The Government has agreed to award community pharmacy a ‘landmark’ five-year funding settlement totalling almost £13bn, it was announced this afternoon (22 July).
English community pharmacies will receive one £2.592bn funding package per year until the end of 2023/24 in accordance with a ‘series of agreements in principle’ by the Pharmaceutical Services Negotiating Committee (PSNC), the Department of Health and Social Care (DHSC) and NHS England and Improvement (NHSE&I).
This means that current year-on-year funding levels remain unchanged since last year, although the new contract will spend the money on different priorities, outlined below.
Although the key principles of the contract have been agreed, contractors should expect further details over the coming months, PSNC said. New services and payments will be negotiated and agreed on by October each year.
The agreement includes a number of key changes to the current contract, including:
- The phasing out of medicines use reviews (MURs) and the establishment payment from October, although the funding for both is being reinvested back into the sector.
- Contractors will be given monthly transitional payments in the second half of 2019/20 and again in 2020/21 to reflect costs incurred from integrating into primary care networks (PCNs), preparing for safer shortage protocols (SSPs) and implementing the Falsified Medicines Directive.
- A new national service, the community pharmacist consultation service, will be commissioned from the autumn, bringing together the NHS urgent supply advanced service (NUMSAS) and the digital minor ailments referral service (DMIRS) into one service.
- The quality payments scheme has been renamed the pharmacy quality scheme. As with the quality payments scheme, the new scheme will allow contractors to claim back money for meeting certain quality targets.
- The pharmacy access scheme will continue
- The pharmacy integration fund will finance pilot services which could be commissioned nationally if they are successful.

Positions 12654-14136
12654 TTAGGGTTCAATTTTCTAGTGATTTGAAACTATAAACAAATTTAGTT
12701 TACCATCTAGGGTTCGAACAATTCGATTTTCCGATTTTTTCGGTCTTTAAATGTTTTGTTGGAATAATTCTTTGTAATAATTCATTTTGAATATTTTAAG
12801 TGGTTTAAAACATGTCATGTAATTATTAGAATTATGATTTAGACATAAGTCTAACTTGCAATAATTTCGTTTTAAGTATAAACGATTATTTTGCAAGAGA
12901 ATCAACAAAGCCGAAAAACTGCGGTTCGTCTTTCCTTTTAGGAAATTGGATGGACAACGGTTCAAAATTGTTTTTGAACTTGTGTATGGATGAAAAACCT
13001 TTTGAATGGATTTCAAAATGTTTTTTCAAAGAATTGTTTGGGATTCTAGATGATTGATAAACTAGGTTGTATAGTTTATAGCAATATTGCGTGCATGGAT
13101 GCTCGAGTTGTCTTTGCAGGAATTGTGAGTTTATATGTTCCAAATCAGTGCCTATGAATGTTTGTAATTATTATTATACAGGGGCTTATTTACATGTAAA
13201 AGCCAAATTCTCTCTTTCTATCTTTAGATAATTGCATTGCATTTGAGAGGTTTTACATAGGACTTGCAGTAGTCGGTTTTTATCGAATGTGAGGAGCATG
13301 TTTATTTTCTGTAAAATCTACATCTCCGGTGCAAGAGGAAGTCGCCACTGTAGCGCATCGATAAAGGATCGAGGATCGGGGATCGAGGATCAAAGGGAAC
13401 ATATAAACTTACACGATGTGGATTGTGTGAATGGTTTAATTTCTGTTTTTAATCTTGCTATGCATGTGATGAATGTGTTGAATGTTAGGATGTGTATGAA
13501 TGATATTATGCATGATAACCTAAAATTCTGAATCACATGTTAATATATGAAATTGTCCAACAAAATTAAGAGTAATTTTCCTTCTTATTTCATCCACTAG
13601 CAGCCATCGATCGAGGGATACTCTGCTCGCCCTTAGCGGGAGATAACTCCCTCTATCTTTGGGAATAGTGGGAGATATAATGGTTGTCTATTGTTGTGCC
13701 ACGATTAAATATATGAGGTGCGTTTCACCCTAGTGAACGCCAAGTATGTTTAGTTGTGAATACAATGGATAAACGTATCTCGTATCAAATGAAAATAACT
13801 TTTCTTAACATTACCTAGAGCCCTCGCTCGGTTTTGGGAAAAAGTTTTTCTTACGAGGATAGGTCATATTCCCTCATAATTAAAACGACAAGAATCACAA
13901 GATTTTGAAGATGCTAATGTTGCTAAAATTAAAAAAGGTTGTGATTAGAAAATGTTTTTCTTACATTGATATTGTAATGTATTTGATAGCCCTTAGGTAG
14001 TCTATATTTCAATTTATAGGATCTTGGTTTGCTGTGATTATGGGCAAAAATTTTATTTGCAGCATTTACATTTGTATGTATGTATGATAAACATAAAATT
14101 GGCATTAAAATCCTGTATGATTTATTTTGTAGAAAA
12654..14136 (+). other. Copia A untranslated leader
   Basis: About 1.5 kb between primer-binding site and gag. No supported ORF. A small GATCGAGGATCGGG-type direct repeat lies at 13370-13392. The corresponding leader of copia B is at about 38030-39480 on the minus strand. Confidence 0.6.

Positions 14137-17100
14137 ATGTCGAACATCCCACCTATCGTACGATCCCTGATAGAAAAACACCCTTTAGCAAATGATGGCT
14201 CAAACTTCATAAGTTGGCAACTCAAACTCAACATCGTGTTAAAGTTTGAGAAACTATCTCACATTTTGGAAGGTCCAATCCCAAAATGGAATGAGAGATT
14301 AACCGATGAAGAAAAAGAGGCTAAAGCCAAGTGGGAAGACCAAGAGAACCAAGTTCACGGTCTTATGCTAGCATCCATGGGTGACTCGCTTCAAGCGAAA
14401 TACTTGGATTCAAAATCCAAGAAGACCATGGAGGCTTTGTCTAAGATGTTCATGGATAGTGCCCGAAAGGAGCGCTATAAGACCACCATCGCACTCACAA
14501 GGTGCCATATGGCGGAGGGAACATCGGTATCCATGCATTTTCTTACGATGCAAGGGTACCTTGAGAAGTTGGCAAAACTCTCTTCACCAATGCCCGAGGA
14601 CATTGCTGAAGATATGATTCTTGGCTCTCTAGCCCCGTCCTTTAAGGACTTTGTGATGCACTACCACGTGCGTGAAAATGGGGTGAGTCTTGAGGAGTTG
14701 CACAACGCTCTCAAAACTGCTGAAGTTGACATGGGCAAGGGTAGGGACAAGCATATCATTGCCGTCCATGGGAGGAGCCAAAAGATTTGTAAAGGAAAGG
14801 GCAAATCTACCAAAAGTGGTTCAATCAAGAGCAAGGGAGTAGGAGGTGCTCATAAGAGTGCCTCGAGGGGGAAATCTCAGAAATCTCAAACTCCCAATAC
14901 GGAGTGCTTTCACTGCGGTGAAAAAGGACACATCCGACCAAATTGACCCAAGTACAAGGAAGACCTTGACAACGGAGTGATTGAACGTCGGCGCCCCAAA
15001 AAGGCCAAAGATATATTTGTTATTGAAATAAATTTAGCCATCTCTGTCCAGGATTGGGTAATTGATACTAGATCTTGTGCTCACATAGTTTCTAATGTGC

PSNC chief executive Simon Dukes said: ‘The negotiations on the [contract] for 2019/20 began in April with an offer of a two-year pharmacy funding settlement from the Government. Since that proposal was made, the discussions have been all-embracing.
‘After many hundreds of hours of negotiations, the PSNC negotiating team has been able to secure five years of protected funding and certainty for community pharmacy contractors.
‘Recent NHSE&I board finance papers revealed that the NHS fully expected a cut in community pharmacy funding to have been made in 2018/19 – with therefore a funding level in 2019/20 of lower than £2.592bn. Over the past four months, PSNC has put a considerable amount of data to DHSC and NHSE&I to demonstrate the rising cost base of the sector, as well as continually highlighting the value of pharmacy services, in order to try and persuade Government to reverse that planned downwards trajectory of pharmacy funding.
While we have not succeeded in getting an increase in the overall sum, we have secured a commitment from Government to a protected £13bn over five years.’
Health secretary Matt Hancock said: ‘I am delighted to set out this landmark five-year settlement for the community pharmacy contractual framework which, from October 2019, will expand and transform the role of community pharmacies and embed them as the first port of call for minor illness and health advice in England.
‘Community pharmacies are a vital and trusted part of our NHS. We need to draw on your expertise, your experience, and the invaluable human connection you have with your communities. Through this deal I expect to see community pharmacies further integrated within local primary care networks, doing more to protect public health and taking on an expanded role in urgent care and medicines safety.’
More to follow…